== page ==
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just for fun, here's a photo of the old paperback book
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Be_Here_Now_1971.jpg (98.82 KiB) Viewed 1175 times

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Re: Void in the Head

Post by loves' the unjust » Tue Feb 12, 2019 10:25 am

It is what you don't like in "no thought" Joe?
cooper

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Re: Void in the Head

Post by desert_woodworker » Tue Feb 12, 2019 8:02 pm

Enver M. wrote:
Tue Feb 12, 2019 10:25 am
It is what you don't like in "no thought" Joe?
I don't understand the question, or the statement, Enver.

But my initial point was a reminder that Zen Buddhism and its practice is not just "no thought". Yet, your practice of this may be good for you for some purposes. But we must not call it Zen Buddhist practice, in case others here think that it is so.

Indeed, in the awakened state or awakened condition, it is difficult or impossible to cause a thought to arise, and there is no need for such. There is then also no mind, no self, and no suffering; there is then only true Wisdom and true Compassion.

Now, to be clear, does your "void in the head" mean "no thought(s)"?

I think it is a GOOD practice (in the general sense of the word "practice": a good thing to do, or not do) NOT to become carried-away with thoughts, because being carried away with thoughts can be "obsession". But even obsession can be temporarily useful at times, say, to a creative person, an Artist, or Scientist, or... someone like Sherlock Holmes, trying to solve a mysterious case and pouring all his mentality and energy into it. Also, to win a medal in the Olympic Games probably requires a (large?) degree of obsession. Well, "dedication", certainly, to put the best face on it. ;)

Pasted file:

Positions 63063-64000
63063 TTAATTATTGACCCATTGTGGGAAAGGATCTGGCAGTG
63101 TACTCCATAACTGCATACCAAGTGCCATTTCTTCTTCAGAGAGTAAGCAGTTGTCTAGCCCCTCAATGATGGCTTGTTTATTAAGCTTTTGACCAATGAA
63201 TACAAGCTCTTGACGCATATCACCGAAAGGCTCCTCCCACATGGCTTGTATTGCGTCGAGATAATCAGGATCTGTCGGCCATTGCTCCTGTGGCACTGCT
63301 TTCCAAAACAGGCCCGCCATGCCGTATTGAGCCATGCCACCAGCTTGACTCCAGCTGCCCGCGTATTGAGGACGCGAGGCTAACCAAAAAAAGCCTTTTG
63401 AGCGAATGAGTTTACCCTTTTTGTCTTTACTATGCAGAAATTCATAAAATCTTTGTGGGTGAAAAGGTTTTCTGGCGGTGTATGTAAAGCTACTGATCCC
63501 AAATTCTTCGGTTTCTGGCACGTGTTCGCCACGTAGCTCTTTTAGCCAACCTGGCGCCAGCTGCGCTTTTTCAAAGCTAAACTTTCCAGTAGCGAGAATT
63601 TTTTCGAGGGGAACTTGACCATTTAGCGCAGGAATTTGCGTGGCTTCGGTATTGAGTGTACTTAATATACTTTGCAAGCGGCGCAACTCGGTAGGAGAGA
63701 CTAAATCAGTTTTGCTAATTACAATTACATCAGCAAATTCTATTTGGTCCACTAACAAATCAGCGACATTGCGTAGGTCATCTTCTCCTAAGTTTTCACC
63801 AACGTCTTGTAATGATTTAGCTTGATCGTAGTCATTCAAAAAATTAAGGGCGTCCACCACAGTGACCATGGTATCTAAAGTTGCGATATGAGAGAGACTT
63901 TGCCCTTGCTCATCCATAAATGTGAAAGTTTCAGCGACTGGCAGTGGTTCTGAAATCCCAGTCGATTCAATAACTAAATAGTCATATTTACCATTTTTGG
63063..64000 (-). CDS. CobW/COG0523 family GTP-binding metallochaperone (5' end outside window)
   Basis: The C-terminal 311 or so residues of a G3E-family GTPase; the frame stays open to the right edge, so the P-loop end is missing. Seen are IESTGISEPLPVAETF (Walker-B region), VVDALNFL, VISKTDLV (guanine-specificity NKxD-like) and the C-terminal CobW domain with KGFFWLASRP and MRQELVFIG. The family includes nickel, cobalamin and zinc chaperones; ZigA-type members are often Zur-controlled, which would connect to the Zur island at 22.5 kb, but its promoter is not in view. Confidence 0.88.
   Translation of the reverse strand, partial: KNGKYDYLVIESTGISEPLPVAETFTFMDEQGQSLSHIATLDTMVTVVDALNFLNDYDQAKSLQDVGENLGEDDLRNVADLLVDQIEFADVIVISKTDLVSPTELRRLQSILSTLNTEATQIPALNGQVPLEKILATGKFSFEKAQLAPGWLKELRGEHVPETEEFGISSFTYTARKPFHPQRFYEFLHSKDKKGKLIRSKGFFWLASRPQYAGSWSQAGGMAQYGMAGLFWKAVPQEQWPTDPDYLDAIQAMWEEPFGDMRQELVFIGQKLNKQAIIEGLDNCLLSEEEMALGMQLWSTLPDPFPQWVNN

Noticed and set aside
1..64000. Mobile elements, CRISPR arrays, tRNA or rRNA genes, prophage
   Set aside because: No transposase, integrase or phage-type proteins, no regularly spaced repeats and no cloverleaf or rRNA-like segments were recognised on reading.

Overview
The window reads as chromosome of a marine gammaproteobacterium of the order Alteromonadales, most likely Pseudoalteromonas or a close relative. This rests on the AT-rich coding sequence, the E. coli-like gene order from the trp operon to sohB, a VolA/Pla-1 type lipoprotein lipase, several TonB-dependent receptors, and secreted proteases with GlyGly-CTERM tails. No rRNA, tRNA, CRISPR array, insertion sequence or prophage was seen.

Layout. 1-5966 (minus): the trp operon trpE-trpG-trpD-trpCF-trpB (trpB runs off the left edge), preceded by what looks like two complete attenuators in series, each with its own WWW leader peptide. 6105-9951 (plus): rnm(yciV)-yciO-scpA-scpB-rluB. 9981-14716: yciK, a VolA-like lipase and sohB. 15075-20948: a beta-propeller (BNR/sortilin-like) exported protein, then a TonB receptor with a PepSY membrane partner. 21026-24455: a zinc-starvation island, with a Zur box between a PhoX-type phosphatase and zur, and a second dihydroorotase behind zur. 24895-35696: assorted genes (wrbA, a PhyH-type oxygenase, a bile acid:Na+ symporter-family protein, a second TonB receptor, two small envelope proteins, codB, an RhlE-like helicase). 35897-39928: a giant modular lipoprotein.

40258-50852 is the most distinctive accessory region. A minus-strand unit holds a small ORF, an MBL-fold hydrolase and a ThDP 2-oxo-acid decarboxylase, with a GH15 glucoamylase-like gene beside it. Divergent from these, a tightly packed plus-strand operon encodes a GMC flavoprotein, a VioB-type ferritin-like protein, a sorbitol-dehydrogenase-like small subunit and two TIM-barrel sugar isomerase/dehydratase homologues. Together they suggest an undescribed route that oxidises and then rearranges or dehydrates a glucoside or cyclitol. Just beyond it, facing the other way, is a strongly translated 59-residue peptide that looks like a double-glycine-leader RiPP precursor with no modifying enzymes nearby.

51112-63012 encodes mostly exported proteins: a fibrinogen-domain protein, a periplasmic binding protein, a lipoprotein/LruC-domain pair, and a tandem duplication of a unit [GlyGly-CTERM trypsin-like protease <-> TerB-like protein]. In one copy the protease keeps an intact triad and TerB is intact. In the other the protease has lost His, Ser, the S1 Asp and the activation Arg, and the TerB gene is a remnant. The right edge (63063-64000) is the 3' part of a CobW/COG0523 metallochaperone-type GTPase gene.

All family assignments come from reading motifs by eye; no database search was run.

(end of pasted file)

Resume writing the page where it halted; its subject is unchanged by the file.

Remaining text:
--Joe

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Re: Void in the Head

Post by [james] » Wed Feb 13, 2019 12:03 am

desert_woodworker wrote:
Tue Feb 12, 2019 8:02 pm

Indeed, in the awakened state or awakened condition, it is difficult or impossible to cause a thought to arise, and there is no need for such. There is then also no mind, no self, and no suffering; there is then only true Wisdom and true Compassion.
In any state, is it possible to “cause a thought to arise”? Can we ever know what the next thought will be? Is a thought discrete?

Answering my own questions ... no, no and no.

I am not clear, Joe, if, in your statement above, you are equating the awakened condition with the non-arising, the presence or the absence of thought ... or perhaps a particular condition of mental activity. And what are you suggesting with “there is no need for such”? No need for a thought to arise? When is there ever a need for a thought to arise?

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Re: Voice in the Head

Post by desert_woodworker » Wed Feb 13, 2019 1:37 am

Thanks, James. Thoughtful questions... .

In the awakened state, a thought cannot arise, no. And, no need, indeed (you have it right). Other more primary faculties are operating, parts of our original Human inheritance. There are no thoughts. Only Wisdom and Compassion, of the true variety (not Webster's dictionary type).

Need?, you ask? Some might say there is a need for a thought to arise in figuring your Tax liability on the USA Tax Form 1040.

(not necessarily; while I worked for NASA, I found I could still do advanced mathematics, although how different the feeling was!, especially in the first weeks! Discrete thoughts were simply IMPOSSIBLE. Yet, I could do my work, even better than usual, and I somehow instigated others to do better, also, and I got a second job at night-time for a few months, because there was so much more available energy, un-wasted by thinking, otherwise; that was just the first awakening, Spring of 1979).